Clear Ruler

clear ruler

this is the best ruler i’ve ever used.

every ruler should be clear, so you can see what’s underneath and whether you’re in the right place. 0 is directly on the left edge, as it should always be; it makes alignment much easier. and since a ruler’s length is defined by precise measurements, why not its width too? so this ruler is exactly 3cm wide, with a 1cm grid covering its surface, which helps for drawing parallel and perpendicular lines.

this ruler doesn’t just look good; its look informs its function. its look makes it vastly more functional, and you couldn’t have any of those useful functions without the beautiful look. it’s a harmony of look and function; that’s good design.

Analog Microwaves Are Fucking Better

microwaves should not have buttons.

look at this mess.


Popcorn? Pizza? Potato? Defrost? Reheat? Cook by Weight? i assume these modes use sensors and whatever to do all sorts of fancy shit like change the power level and cook time, but exactly how so? could Pizza mode and Potato mode possibly be that different? i have no idea and i’m not even going to figure it out.

why is there a timer on my microwave? microwaves are for cooking, not timing. when people want to set a timer, they don’t walk over to their microwave. a timer kind of makes sense on an oven or stove, but a microwave already operates on a timer no matter what (there’s no “stay on” mode on a microwave because it cooks so fast).

how the hell do you set the power level? every microwave forces you to press the buttons in a specific order. on some microwaves you can’t set the power level until after setting the time, and sometimes you can only do it before. and to actually set the power level, you might press a number, or you might press the Power Level button repeatedly. it’s always different and it’s always arbitrary. if only there were a way to set the power level that didn’t involve buttons.

and yes, i said microwaves should have no buttons, and that includes the Stop and Start buttons. even those are unnecessary. don’t believe me?


this is the true form of the microwave.

there are two dials. one sets the power level. the other sets the time. it couldn’t be any simpler.

it’s totally clear what the current power level is, and it’s totally clear how to change it. you can change it whenever you want, not just when the microwave says you can.

to set the time, you turn the Time dial and the microwave starts automatically, and the dial decreases to zero.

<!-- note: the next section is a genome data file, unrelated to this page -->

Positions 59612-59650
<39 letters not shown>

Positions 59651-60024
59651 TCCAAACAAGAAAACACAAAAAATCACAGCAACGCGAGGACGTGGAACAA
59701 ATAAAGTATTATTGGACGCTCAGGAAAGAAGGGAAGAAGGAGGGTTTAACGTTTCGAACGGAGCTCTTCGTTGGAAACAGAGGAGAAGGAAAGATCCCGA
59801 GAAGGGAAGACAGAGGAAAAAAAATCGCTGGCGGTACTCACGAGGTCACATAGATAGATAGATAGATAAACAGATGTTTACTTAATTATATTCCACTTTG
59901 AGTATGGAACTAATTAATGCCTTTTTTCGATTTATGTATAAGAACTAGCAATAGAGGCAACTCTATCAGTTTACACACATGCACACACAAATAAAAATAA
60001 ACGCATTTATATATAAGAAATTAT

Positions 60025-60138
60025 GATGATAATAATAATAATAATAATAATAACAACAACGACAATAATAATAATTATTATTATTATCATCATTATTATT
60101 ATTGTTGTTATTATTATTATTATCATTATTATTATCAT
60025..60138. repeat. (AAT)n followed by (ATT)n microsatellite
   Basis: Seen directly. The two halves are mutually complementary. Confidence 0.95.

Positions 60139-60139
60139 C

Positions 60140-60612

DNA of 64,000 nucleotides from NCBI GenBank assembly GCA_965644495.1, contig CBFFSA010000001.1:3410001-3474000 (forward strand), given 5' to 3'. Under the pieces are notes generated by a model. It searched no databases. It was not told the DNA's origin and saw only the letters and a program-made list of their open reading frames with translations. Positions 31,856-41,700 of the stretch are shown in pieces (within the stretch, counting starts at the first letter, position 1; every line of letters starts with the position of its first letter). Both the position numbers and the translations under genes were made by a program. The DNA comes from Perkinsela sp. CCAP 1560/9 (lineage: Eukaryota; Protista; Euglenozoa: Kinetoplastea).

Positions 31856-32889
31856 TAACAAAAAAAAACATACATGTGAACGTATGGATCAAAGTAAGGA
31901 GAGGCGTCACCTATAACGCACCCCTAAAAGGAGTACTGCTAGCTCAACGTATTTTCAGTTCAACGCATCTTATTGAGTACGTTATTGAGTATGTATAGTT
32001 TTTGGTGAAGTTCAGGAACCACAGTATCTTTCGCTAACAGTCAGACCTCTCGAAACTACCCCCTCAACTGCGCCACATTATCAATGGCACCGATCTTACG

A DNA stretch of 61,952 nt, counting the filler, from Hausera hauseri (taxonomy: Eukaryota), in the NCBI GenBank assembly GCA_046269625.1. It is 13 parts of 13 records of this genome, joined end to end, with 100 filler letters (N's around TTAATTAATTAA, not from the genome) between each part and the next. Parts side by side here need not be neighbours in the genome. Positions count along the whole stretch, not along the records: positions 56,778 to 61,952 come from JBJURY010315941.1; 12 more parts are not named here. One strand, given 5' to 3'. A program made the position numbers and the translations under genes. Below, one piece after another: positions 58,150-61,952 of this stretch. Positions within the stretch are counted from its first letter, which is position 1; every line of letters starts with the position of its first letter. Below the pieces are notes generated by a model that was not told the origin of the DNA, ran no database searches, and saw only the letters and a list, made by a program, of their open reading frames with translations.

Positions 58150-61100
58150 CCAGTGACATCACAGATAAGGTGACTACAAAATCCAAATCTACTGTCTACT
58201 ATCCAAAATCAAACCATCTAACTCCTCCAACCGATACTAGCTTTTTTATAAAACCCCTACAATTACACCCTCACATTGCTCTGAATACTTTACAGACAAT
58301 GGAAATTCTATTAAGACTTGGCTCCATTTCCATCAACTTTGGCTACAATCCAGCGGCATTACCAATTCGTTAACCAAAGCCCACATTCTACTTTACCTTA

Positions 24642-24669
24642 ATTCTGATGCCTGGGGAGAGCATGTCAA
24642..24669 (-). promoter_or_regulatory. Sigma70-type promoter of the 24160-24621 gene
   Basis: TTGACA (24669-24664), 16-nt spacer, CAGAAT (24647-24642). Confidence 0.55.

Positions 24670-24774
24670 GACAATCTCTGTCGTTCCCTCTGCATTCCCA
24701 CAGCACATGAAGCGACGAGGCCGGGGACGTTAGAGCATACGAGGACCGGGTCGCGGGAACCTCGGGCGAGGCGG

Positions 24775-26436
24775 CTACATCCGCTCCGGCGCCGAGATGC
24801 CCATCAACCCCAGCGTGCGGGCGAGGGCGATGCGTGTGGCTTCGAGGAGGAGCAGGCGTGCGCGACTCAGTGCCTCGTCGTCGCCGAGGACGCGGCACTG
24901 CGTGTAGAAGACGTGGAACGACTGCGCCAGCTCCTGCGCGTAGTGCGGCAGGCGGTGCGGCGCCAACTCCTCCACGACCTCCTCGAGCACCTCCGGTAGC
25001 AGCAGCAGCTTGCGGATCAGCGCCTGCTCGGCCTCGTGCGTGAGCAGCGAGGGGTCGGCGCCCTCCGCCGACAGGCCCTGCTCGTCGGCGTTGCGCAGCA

that’s it.

setting the time with a dial instead of a keypad makes more sense. why should 15 seconds mean the difference between 1-4-5 and 2-0-0? on a dial, it’s just turning a little further in the same direction. time is continuous, so by its very nature it fits better with an analog control.

more importantly, a dial does everything you would otherwise need a screen and over a dozen buttons to do, and it does so more intuitively. you don’t need a screen because the time is shown by the position of the dial. you don’t need ten numerical buttons. you don’t need a Start button because the microwave starts when you turn the dial. you don’t need a Stop button because it stops when you open the door. you don’t need a Resume button because it resumes when you close the door. you don’t need a Clear button because you just turn the dial to zero.

best, you don’t need that silly Add 30 Seconds or Add 1 Minute button, because you just turn the dial some more. you can turn it a little to add a little time, or you can turn it a lot to add a lot of time. wow, isn’t that genius? you can even decrease the time.

Start, Stop, Resume, Clear, and Add Time buttons are nothing but clumsy imitations of what a dial does intrinsically—by its very design. with a dial, you can do more things (decrease the time), with more precision (by a specific amount), with fewer controls (obviously), and with less thinking. all of these functions are just natural consequences of how a dial works.

the instant you look at an analog microwave, you already understand it better and can do more with it than you could ever do with a digital microwave.

that’s good design.

How to Successfully Eliminate a Home Button

this is a design analysis of how iPhone X successfully replaced the Home button, and why each new gesture does what it does.

i would like to tell you a story in three acts:

  1. why the Home button’s replacement is worse,

  2. why its replacement is better, and

  3. why an alternative solution would have sucked.